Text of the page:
}
sub nocurse {
my ($n) = @_;
my $f = 1;
for my $i (1..$n) { $f *= $i; }
return $f;
}
 [reply] [d/l] 

The reason BigInt was there was to allow for calculations of 1000! or larger (which was the original intent). However, I don't see how this alone could explain the timing differences. For example, in my original code, the recursive function
 Created one new BigInt
 Compared two BigInts
 Multiplied two BigInts
 Subtracted 2 BigInts
The nonrecursive function
 Created 2 BigInts
 Multiplied 2 BigInts
In other words, are you saying that memory allocation for one extra BigInt is that slow??
 [reply] 
Re: Factorial algorithm execution time
by greenback (Initiate) on Oct 25, 2002 at 17:21 UTC

A more robust algorithm: using the Lanczos approximation, calculate the natural log of Gamma(n+1) and exponentiate the result. You can simply cache n! for n < 30 or so.  [reply] 

Define robust.
Also isn't exponentiating the log of n! and carrying accuracy to the last integer is as much or more work than calculating n! in the first place? If you just want the first k digits, the approximation is better. Most of us don't.
That said, the approximations are good for order of magnitude estimates. Understanding the basic approximations is easier than most think. Watch:
log(n!) = log(1) + log(2) + ... + log(n)
= 1/2 log(1) + (log(1) + log(2))/2
+ (log(2) + log(3))/2
+ ...
+ (log(n1) + log(n))/2
+ 1/2 log(n)
But note that (log(i) + log(i+1))/2 is an approximation of the integral of log(x) from i to i+1. If we define the error of that approximation to be e(i), then we get:
log(n!) = 1/2 0 + Integral from 1 to n of log(x) +
1/2 log(n) + e(1) + e(2) + ... + e(n1)
Which looks like a mess. What have we done other than obfuscation and complication?
The answer is, "Quite a bit." The goal of approximation techniques is to take something, divide it into a few big terms, understand those terms, a big mess, show that the mess isn't important. This is what we have done.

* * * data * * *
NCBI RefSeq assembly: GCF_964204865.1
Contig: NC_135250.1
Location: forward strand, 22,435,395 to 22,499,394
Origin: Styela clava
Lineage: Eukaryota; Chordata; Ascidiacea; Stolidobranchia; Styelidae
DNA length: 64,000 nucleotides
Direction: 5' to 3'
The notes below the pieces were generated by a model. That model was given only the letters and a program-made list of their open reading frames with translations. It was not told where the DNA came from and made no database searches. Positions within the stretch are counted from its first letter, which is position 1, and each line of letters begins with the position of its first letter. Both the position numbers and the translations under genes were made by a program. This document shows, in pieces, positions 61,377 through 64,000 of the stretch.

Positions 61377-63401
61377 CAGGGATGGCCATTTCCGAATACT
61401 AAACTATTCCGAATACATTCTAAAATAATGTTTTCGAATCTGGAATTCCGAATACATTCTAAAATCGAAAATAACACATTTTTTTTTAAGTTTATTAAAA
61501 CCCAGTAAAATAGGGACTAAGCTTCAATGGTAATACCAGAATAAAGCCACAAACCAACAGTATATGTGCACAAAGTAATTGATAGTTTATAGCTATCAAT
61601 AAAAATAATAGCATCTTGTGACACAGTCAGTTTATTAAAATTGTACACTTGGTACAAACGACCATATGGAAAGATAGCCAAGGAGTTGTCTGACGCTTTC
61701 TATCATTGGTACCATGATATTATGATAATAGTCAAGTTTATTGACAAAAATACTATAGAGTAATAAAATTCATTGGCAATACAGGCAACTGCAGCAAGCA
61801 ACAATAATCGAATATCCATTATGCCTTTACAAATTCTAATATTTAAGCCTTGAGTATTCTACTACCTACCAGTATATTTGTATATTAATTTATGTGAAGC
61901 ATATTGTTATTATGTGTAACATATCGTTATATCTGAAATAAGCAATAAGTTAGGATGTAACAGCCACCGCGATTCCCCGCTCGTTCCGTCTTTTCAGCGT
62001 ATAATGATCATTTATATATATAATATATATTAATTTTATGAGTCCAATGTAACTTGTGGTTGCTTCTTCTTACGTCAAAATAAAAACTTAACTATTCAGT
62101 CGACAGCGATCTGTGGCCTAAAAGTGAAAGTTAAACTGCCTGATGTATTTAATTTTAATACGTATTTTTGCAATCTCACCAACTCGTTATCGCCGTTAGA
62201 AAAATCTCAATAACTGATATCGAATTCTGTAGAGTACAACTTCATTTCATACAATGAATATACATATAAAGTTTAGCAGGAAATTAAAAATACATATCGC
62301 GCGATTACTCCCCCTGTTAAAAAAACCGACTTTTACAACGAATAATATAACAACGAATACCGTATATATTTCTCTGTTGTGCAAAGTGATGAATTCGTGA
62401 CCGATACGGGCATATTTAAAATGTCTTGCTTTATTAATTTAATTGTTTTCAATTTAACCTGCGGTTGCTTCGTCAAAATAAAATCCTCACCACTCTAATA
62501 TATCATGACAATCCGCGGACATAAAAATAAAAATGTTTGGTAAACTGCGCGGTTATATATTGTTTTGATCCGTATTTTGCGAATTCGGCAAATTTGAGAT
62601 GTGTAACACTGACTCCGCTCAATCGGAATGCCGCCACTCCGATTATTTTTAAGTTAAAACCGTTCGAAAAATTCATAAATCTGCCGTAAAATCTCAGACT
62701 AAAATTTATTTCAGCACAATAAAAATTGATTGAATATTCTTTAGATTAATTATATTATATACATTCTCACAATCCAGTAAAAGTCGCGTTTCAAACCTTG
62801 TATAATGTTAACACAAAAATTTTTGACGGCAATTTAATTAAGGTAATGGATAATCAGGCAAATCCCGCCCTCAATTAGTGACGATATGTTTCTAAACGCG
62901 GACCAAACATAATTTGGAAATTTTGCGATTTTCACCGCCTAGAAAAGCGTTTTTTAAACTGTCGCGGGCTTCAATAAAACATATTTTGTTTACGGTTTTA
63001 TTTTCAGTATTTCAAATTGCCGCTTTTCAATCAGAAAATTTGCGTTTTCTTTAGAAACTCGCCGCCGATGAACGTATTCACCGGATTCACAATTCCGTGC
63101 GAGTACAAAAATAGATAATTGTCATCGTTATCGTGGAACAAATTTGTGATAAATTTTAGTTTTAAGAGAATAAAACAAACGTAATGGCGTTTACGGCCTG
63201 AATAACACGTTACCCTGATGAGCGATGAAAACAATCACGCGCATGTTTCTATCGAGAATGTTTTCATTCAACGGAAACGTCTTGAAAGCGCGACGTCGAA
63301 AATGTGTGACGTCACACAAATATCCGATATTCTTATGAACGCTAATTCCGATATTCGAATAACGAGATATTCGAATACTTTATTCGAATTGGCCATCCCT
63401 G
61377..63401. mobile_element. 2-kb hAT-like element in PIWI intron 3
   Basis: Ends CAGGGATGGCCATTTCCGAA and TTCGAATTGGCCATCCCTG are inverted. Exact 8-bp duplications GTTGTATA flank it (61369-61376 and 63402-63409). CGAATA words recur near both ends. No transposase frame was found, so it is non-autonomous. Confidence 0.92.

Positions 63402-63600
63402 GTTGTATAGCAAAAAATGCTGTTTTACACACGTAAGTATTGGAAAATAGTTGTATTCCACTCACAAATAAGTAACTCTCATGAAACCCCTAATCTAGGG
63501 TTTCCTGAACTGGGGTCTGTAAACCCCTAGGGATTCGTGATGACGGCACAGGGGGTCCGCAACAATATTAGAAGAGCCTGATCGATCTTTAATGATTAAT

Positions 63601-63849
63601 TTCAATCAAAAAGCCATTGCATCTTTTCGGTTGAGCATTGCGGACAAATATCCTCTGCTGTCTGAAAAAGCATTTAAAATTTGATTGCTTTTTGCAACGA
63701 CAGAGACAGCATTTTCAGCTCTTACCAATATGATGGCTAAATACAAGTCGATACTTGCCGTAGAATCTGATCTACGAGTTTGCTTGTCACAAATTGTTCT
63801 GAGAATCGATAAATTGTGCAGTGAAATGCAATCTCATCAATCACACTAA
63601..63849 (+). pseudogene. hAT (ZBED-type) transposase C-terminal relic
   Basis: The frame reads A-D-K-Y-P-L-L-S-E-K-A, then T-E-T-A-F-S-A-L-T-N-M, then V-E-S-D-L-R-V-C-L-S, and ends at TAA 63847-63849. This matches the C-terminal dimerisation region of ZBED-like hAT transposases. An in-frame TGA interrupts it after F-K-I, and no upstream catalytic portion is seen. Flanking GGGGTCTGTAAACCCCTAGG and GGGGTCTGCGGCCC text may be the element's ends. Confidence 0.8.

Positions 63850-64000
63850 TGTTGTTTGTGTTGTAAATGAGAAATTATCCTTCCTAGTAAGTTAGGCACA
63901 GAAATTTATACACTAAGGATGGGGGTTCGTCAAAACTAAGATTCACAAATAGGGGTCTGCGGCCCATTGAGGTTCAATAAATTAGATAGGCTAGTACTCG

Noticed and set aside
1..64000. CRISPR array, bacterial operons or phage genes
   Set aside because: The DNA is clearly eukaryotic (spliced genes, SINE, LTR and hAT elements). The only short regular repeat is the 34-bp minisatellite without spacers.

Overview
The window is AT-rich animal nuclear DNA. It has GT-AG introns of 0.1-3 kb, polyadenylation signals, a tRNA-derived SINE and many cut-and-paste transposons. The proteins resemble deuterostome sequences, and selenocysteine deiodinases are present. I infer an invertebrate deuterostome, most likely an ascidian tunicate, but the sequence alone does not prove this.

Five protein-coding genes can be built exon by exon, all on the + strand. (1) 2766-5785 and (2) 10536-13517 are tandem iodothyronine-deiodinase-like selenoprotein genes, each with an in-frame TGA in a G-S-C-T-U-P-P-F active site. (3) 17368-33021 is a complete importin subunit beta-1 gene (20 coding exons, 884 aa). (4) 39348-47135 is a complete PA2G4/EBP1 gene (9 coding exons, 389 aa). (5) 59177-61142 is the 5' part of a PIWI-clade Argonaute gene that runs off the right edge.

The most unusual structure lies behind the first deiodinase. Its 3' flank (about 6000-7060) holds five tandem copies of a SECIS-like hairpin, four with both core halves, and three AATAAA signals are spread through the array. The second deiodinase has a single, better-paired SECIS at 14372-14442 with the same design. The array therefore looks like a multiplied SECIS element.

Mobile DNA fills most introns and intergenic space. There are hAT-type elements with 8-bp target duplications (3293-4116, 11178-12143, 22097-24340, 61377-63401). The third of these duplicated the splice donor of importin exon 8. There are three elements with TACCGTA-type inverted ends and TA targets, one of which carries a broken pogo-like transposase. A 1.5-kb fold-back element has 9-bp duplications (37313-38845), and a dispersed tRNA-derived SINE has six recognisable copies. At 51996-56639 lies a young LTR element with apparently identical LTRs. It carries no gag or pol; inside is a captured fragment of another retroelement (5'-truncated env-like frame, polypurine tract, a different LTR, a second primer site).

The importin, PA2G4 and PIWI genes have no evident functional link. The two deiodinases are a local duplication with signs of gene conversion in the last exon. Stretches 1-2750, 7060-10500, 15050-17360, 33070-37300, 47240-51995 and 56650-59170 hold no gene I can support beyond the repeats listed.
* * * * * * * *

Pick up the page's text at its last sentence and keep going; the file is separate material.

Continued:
That integral is a single huge term. But it is one we understand. The integral of log(x) is x*log(x)x. So that integral is n*log(n)n(1*log(1)1) = n*log(n)n+1. log(n)/2 is the next biggest thing around. And finally we have those e()'s. We think that they are small. But how to show that? It turns out that the error in a trapezoidal approximation is w**3 * f''(t)/12 where w is the width of the interval and t is a point in it. (This is reasonable  the error in a linear approximation is tied to what the function's bend does to the integral.) The second derivative of log(x) is 1/(x*x), so e(i) is O(1/(i*i)). If you remember your infinite series, that means that the infinite sum e(1)+e(2)+e(3)+... converges to some number, call it E. And the partial sum from n out to infinity is O(1/n) from that number.
Remember the principle of approximation? Get a few big understood terms, at the cost adding lots of messy small ones? We are about to do that where "lots" is an infinite number! Taking the above we get:
log(n!) = 1/2 0 + Integral from 1 to n of log(x) +
1/2 log(n) + e(1) + e(2) + ... + e(n1)
= n*log(n)  n + 1  1/2 log(n)
+ (e(1) + e(2) + e(3) + ...)
 (e(n) + e(n+1) + e(n+2) + ...)
= n*log(n)  n + log(n)/2 + E + 1
 e(n)  e(n+1)  e(n+2)  ...
Defining exp(E+1) to be K, we get:
n! = K * sqrt(n) + n**n * (1 + O(1/n)) / e**n
And from here the interested reader (if there are any) can go in two directions. The first is study the error terms. The second is to figure out K.
The first is straightforward but messy. Just look at the infinite sum as an approximation to an integral. Write it as that integral and associated error terms. Get another term of the approximation, with smaller and more complex error terms. Wash rinse and repeat to your heart's desire.
The second requires cleverness. I suggest sticking this approximation into the binomial expansion, and compare with the central limit theorem's approximation to show that K has to be 1/sqrt(2*pi). If you are clever enough about it you can actually derive the central limit theorem for the binomial expansion up to the constant, then show that the only value of K which makes the terms for (1+1)**n come out to 2**n for large n is 1/sqrt(2*pi).
These are left as exercises because I am tired of typing. :)  [reply] [d/l] [select] 

Why do you think that truncating Stirling's series is preferable to approximating the more accurate Lanczos asymptotic series (which is valid for Re(n) > 0)? It is more 'robust' to calculate the logarithm of the gamma function because you are less prone to overflow for large values of n.
 [reply]